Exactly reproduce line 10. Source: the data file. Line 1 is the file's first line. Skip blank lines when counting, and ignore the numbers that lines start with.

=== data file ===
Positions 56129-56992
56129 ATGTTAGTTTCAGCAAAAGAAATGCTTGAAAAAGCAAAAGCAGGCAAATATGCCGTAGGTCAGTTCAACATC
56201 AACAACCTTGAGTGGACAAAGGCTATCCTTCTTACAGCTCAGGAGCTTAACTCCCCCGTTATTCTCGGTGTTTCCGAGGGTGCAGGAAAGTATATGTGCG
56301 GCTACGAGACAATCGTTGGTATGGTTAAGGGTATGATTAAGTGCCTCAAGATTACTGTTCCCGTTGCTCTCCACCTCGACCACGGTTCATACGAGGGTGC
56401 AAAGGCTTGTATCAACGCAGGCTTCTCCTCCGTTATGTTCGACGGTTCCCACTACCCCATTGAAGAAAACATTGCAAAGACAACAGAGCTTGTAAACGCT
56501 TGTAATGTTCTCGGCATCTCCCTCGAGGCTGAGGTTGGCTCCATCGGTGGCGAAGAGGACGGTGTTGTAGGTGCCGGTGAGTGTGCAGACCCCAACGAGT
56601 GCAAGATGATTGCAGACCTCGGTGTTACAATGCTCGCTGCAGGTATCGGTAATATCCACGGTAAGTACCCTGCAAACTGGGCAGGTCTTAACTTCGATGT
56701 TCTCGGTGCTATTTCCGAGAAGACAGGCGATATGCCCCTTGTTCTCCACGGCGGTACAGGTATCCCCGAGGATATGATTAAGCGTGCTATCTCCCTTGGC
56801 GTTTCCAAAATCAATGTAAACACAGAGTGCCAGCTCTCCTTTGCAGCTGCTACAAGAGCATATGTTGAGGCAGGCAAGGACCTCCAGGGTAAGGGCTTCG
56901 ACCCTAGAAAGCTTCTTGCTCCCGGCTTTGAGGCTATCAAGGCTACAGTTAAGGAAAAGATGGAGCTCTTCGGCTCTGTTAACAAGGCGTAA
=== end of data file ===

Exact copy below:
56901 ACCCTAGAAAGCTTCTTGCTCCCGGCTTTGAGGCTATCAAGGCTACAGTTAAGGAAAAGATGGAGCTCTTCGGCTCTGTTAACAAGGCGTAA